Technology Decisions

You are now ready to scope out the technology specifications of your mHealth solution. If you are a typical health program implementer, this might be uncharted territory. However, you do not have to become a technology expert to describe what you need. Learning a few basics—as outlined in Table 1 below—will help you make key project decisions and articulate your technology needs.

Table 1 includes an exhaustive list of considerations; you are not expected to know all of the answers as you work through each topic. There is no scripted path, and the decisions made depend entirely on the intended functionality of the technology and the environment in which it will operate.

We recommend that you create a document that captures your technology requirements. This document will ultimately guide the technology development process, whether you are building it in-house or with outside expertise. A helpful exercise is to write down everything that you “wish” the technology could do, and then go back and identify which functionalities are “must have” versus “nice to have” and "not needed." The Guide's Technology Decisions Worksheet (PDFWord) will help you complete this task.

Your program's capacity needs and budget for technology costs will serve as important reality checks as to the feasibility of delivering on your proposed technology requirements. These topics warrant additional consideration, the guidance for which is available on these pages: 

We encourage you to connect with the collaborative mHealth community of health program staff and technologists—both in your country and globally—to help you navigate your range of options and to understand the terminology (see the Resources Section for more information on these existing Networks and Communities of Practice). Also consult with your internal information technology (IT) team, if you have one; if not, an outside consultant can provide valuable support.

Additionally, the Planning an Information System: A Toolkit for Public Health Managers, developed by WHO and PATH, is a valuable reference guide to supplement the advice provided in Table 1 below. While the focus of the toolkit is on information systems, much of the guidance is tranferable to mHealth programs.

Table 1. Key topics and considerations for developing a comprehensive scope for your technology needs



Core Functionality












Describe the core functions that the technology needs to perform, focusing on the experience of the end user.

  • Describe the user journey, from beginning to end. What is the user expected to do? What is the technology expected to do?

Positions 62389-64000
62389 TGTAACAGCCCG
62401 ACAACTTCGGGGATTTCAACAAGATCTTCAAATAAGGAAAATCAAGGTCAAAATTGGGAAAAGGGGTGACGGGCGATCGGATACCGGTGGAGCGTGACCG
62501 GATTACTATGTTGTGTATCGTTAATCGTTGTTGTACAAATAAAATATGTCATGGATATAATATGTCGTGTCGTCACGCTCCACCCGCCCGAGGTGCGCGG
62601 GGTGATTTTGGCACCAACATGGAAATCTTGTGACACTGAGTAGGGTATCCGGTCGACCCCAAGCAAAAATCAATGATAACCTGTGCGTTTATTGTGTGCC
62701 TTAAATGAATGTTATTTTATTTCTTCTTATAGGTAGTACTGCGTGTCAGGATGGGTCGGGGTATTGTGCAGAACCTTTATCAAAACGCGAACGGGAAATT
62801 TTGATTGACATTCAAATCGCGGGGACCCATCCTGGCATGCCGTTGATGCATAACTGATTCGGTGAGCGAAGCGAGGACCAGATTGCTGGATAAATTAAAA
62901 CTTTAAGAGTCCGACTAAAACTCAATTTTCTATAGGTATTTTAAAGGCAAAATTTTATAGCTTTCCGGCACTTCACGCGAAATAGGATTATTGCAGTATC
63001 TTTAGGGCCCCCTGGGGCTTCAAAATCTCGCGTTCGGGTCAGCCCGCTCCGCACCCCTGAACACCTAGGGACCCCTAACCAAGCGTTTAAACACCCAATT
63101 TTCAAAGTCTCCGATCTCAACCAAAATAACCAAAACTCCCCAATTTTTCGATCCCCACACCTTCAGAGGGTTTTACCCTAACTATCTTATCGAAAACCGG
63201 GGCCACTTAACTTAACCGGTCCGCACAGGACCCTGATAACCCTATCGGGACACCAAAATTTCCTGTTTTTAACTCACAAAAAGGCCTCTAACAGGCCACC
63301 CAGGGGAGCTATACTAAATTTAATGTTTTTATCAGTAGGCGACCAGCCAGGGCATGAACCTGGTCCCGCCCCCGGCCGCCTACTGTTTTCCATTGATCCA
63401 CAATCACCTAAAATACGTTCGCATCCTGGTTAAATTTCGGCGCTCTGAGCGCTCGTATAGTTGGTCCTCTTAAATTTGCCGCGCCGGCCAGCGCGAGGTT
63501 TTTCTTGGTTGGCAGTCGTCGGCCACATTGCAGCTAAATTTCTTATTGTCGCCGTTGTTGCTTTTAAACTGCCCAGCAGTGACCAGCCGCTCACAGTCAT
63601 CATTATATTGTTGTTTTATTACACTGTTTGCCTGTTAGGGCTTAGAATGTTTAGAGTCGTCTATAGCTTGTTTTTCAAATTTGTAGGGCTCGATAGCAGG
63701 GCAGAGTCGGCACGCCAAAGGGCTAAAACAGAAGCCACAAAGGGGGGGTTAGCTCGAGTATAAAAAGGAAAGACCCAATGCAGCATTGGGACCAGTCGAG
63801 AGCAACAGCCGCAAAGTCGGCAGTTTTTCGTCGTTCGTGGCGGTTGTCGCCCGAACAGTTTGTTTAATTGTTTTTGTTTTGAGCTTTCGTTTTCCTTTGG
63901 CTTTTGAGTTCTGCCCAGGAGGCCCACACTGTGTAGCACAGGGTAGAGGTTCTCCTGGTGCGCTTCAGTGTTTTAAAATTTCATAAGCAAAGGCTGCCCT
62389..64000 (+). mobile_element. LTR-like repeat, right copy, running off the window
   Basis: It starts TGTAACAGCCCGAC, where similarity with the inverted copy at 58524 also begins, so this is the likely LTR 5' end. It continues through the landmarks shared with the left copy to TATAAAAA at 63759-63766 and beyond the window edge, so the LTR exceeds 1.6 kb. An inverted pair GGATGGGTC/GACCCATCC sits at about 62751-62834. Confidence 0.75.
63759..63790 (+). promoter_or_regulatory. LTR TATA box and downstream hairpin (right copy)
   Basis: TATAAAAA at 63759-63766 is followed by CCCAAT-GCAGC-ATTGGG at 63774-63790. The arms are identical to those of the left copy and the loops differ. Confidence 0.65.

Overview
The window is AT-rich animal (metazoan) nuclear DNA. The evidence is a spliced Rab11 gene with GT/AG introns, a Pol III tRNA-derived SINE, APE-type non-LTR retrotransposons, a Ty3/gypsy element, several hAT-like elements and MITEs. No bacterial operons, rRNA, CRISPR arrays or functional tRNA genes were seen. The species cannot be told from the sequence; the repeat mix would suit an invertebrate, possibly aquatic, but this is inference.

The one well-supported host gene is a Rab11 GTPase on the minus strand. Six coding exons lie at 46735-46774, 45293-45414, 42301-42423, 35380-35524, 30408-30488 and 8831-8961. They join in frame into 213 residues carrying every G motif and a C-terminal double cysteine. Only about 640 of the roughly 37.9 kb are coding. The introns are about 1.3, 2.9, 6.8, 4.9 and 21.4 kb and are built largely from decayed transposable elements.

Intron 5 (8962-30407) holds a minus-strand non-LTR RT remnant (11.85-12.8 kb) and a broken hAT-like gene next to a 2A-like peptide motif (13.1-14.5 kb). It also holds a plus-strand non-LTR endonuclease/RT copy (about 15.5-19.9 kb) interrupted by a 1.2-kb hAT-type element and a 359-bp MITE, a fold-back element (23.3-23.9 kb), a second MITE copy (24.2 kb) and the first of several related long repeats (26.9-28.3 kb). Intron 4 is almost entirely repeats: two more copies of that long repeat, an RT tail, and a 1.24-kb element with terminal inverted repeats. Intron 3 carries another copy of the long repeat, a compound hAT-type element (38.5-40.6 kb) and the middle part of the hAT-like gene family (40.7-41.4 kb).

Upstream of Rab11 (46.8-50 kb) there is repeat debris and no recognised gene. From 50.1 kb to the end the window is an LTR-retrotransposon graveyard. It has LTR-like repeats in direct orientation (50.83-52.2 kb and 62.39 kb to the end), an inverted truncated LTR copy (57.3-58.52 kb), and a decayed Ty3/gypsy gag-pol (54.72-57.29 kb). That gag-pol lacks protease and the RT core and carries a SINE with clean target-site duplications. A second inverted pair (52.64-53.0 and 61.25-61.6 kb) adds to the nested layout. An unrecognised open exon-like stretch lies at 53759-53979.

• What communication format will be used (for example, short message service (SMS), multimedia messaging service (MMS), interactive voice response (IVR), video, voice, survey, forms, web, general packet radio service (GPRS)? Confirm that the format aligns with your formative research results, and is practical given the context of the program setting.
  • How will the user access the program? For example, does the user have to opt in to use the service, is it pre-loaded on the mobile device, or does it need to be downloaded? 
  • Will the application involve one-way communication or two-way interaction between the program and the end user?
  • How often does the mHealth program interact with the user, and vice versa (daily, weekly, or monthly)?
  • In which languages will the program be available?
  • If a user wishes to discontinue the program, how will the user disable the application?
  • What will a user do if he or she needs help? Will there be a customer service line or a point person to help with questions?

Data Analytics, Storage, & Availability
















Mobile platforms have the capability to collect and store data, often in real time, which is unprecedented data functionality for the public health field. When designing an mHealth program, one must think through the data needs of the program and further understand if and how a mobile platform could collect that information. Some key considerations include:

  • What are the key performance indicators for the project, and how will the program measure success? How can user data be used to report on the key performance indicators? Refer to the Logic Model and Data Collection, Monitoring & Evaluation pages for more information.
  • What are the standard reports that you want the program to generate?
  • At what interval does data need to be available (real time, weekly, monthly), and to whom? Consider how will the data be transmitted, and whether there needs to be a back-up plan.
  • How will data be stored and accessed? What are the hosting options? Consider whether web-enabled databases are appropriate (for example, with data sets available to researchers via a login).
  • What volume of records will need to be stored? How will data be backed up?
  • In what format will the data be available? Consider a format that facilitates analysis, and consult with researchers if necessary to determine the appropriate format.